Tourist -vs- Traveler

St. Augustine’s theory is the greatest realization: “The world is a book and those who do not travel read only one page.” After stumbling across 34 countries and over 150 cities, I still feel like I’m on chapter two. And along the way I’ve come in contact with two types of people: Tourists and Travelers.

I distinguish the tourist inside an air-conditioned coach bus. A printed itinerary of the day’s events in one hand and a sightseeing guide (provided by the hotel) in the other. The tourist expects locals to respond in English. You can find these tourists with wide-brimmed hats and sunglasses standing outside the souvenir shop- in most cases, buying things for more than they’re worth. Tourists always tip and often shudder with excitement at the sight of familiar chain-food restaurants.  

As for the traveler, there are no scheduled pick ups, no pre-printed itineraries, and the thought of eating at familiar chain-food restaurants is repulsing. A traveler knows the name of at least two cheap guidebooks and lounge at wi-fi hotspot coffee shops religiously. A traveler knows how to say common courtesy phrases- “hello,” “goodbye,” “please,” “thank you”- in the native language. A traveler can be found sitting on a bench, a rock, or the earth’s floor observing locals engage in daily routines. The traveler will sneak out his/her camera, snap a picture of children running across the street, and place it back into their rugged backpack or hand-woven strap bag. A traveler never admits to anything being cheap. They negotiate until it’s cheaper.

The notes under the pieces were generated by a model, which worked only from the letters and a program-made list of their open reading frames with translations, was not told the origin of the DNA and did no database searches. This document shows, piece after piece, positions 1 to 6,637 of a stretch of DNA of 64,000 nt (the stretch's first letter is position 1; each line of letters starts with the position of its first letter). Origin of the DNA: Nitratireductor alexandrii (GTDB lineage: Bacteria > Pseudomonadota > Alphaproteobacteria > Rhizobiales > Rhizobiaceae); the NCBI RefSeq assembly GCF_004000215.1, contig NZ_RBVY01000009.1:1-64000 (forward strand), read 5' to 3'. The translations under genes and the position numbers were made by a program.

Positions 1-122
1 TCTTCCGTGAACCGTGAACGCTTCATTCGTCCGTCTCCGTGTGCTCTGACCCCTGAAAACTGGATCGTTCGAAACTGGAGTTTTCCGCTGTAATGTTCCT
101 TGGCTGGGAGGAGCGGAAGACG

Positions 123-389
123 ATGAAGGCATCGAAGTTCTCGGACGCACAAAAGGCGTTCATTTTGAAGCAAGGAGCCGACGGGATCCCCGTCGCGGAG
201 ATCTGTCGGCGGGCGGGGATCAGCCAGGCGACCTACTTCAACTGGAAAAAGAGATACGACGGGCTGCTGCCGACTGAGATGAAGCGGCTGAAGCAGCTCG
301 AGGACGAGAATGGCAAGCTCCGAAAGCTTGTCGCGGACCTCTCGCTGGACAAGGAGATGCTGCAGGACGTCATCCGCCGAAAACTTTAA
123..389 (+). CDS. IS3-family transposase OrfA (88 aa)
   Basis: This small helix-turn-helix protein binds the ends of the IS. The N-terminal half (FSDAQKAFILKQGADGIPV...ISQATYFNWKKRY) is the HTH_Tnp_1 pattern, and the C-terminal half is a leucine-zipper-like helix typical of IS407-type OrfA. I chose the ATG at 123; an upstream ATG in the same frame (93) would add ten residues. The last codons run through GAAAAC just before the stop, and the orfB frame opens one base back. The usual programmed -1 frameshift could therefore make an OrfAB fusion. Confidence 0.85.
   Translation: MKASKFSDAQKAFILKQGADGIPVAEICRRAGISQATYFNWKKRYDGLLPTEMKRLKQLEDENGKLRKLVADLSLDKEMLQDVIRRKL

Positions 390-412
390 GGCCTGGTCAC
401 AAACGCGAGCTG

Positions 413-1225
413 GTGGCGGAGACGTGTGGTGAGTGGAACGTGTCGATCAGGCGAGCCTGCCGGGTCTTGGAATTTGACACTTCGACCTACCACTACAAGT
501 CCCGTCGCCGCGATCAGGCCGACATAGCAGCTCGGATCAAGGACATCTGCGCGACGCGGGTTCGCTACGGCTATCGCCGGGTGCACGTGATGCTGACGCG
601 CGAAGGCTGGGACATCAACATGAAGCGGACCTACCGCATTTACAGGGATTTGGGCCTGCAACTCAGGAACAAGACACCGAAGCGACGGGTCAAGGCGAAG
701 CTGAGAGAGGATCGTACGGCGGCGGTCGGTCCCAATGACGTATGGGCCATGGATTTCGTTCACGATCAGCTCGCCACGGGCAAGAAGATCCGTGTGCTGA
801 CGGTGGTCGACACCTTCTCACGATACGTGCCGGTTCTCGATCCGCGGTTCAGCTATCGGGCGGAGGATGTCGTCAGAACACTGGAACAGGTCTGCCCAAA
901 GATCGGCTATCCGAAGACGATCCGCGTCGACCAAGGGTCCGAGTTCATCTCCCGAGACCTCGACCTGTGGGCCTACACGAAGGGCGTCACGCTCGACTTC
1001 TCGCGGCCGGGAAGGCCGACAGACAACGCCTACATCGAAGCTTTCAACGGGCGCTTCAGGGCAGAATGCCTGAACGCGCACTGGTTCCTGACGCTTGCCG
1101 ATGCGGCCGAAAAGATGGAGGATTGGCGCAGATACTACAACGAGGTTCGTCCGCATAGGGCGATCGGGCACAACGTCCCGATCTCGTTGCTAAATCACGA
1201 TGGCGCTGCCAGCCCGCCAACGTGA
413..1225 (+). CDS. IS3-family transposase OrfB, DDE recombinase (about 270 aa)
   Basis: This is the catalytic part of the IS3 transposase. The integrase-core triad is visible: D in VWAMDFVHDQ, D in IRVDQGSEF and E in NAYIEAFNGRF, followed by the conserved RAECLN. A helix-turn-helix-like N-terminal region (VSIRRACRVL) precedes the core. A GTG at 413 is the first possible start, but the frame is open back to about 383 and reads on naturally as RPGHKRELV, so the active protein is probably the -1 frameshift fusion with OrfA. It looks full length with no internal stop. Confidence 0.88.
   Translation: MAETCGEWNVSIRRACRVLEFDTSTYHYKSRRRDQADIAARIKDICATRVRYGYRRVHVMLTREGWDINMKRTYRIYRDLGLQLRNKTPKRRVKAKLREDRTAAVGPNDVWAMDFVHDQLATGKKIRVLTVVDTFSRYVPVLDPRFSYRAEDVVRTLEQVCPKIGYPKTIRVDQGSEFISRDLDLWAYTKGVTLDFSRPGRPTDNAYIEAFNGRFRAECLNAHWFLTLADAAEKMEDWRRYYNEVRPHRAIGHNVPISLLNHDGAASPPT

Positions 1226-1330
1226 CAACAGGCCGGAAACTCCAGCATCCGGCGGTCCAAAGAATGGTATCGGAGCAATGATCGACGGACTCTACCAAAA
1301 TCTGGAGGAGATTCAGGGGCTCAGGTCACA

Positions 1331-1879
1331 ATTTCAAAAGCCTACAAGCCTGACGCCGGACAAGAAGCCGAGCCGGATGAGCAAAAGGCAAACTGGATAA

Traveling for a traveler broadens the mind and exposes ones’ soul to the core of this beautiful universe- whereas, traveling for tourists merely lengthens a conversation with neighbors. In all fairness neither is better than the other. It’s a mentality. A way of thinking. I enjoy the thrills of wondering aimlessly in a foreign city, but yet I’m never lost. I relish in adapting to culture, food, customs, and languages- but most importantly, I thrive on sharing these experiences to remind others of this resplendent life existing beyond a text book. I am a traveler. Which one are you?? - tnoely